A Vegetarian Diet when pregnant or weaning
It’s National Vegetarian Week! If you are considering giving up meat and fish and following a vegetarian diet or already do, then obtaining all the nutrients you need during pregnancy shouldn’t be too difficult. Likewise, if you choose to wean your baby onto a vegetarian diet, then with a little imagination they can get everything they need.
When stopping eating meat and fish the main nutrients that you will need to replace with other sources are iron and omega 3 fatty acids.
If you are still consuming dairy on a daily basis (including milk, cheese, yoghurt, butter) then you are likely to be getting adequate amounts of iodine and vitamin B12, but if dairy is also something you are limiting, then you should check out my previous blog on Veganism.
Iron is essential for transporting oxygen around our bodies and plays an important role in the immune system.
Sources of iron:
Egg yolks (in the UK you can eat running yolks even when pregnant as long as they have the Lions stamp of quality on them).
Fortified breakfast cereals
Beans and lentils and chickpeas
Dried fruit especially figs, apricots and raisins
Seeds including pumpkin, sunflower and sesame seeds
Dark green leafy vegetables
In order to help the absorption of the iron it is great to consume these foods with sources of vitamin C such as tomatoes, peppers, oranges, kiwi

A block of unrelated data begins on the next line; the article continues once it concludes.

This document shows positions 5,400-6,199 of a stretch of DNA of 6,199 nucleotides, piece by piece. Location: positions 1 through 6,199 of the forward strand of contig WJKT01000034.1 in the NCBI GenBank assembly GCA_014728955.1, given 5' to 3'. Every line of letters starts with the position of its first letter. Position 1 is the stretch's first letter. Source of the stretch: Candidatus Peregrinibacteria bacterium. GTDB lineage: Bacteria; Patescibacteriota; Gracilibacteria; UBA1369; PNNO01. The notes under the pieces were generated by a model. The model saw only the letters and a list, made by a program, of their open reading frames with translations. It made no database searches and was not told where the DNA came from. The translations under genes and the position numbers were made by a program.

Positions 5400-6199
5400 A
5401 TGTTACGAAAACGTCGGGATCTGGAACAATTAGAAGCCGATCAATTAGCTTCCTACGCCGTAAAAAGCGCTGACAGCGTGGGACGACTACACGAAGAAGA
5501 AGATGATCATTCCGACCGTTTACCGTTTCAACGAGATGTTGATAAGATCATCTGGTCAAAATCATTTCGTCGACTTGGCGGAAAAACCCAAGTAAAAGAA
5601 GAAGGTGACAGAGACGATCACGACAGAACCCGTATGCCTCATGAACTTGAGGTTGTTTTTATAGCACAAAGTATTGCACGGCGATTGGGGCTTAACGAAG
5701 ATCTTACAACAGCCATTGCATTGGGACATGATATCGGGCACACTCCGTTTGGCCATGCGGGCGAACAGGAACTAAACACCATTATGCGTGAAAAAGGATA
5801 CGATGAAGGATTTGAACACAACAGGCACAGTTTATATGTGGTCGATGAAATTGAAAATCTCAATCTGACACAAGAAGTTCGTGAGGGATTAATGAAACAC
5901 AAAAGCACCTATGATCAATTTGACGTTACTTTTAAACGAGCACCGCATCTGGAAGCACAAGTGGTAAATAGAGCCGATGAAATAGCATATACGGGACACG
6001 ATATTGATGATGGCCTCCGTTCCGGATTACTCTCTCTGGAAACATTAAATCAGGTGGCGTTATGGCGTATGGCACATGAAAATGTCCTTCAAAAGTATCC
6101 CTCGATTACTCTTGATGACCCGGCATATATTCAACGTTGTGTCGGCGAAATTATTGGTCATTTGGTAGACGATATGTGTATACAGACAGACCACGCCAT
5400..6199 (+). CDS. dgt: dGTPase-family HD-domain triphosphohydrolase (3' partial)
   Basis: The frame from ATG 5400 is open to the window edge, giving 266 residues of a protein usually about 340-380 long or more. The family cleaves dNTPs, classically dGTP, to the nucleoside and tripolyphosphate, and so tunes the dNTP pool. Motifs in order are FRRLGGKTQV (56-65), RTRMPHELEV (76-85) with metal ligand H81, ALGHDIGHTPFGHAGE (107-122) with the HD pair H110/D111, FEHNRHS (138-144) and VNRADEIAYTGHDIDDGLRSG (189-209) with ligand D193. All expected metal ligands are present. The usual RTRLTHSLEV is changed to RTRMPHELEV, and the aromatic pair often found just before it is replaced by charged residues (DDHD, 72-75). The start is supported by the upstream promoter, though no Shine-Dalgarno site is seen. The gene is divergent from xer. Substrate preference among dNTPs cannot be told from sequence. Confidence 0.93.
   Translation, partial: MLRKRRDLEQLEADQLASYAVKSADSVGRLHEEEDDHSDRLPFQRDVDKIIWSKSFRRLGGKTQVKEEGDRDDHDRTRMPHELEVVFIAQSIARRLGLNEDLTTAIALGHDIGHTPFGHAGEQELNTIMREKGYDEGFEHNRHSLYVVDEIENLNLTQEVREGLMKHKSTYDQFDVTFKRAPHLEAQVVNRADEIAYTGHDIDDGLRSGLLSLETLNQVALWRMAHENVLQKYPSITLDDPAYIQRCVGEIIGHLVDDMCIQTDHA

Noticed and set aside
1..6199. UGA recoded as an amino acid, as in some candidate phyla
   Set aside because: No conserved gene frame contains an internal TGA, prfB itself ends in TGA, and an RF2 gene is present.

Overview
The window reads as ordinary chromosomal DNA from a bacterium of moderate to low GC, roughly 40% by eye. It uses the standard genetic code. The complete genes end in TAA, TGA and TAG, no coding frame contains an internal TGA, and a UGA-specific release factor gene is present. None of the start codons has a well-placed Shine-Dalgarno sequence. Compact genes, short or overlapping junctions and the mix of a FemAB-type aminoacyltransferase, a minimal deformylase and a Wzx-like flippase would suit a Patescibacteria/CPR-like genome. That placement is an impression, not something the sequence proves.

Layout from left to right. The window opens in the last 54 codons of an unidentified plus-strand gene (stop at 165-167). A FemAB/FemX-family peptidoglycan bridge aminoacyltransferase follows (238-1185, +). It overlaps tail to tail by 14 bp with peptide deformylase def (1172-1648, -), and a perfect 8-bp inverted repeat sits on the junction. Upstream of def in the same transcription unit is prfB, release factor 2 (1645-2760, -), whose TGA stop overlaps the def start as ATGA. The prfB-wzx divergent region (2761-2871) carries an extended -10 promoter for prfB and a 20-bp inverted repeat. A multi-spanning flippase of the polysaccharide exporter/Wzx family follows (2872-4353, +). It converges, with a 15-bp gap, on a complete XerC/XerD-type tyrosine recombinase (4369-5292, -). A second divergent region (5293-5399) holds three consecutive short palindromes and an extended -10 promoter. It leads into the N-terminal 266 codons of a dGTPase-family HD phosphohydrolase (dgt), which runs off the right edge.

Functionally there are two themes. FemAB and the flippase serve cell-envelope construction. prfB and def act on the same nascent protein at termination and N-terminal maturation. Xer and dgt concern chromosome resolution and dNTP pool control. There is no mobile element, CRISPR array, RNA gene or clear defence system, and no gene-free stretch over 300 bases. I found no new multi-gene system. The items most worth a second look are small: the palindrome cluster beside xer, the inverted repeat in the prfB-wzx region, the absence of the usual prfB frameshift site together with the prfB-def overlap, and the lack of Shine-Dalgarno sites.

Babies have increased requirements for iron between 6 months and 2 years and at the same time breastmilk and formula milk will no longer provide all that they need, so infants should therefore be offered iron rich foods twice a day.
Omega 3 fatty acids (known as EPA and DHA):
Omega 3s are essential fats needed for brain, eye and immunity development. In pregnancy your intake must be sufficient for that of the developing foetus as well as yourself. There are no clear guidelines in the UK, but according to the European Food Safety Authority, the minimum dietary goal for pregnant women is a daily intake of 200mg of DHA on top of the normal, recommended daily intake for adults of 250mg of both DHA and EPA.
Sources of omega 3s:
Flaxseed (otherwise known as linseed)
Algae (or algal oil) supplements
Using rapeseed oil and olive oil can help balance out your intake of omega 6 fatty acids and omega 3 fatty acids, because using oils high in omega 6 such as sunflower oil can stop your body utilising omega 3 fatty acids.
Remember not to take cod liver oil during pregnancy as this will provide too much vitamin A and can be toxic.
Click here for my favourite vegetarian lasagne recipe!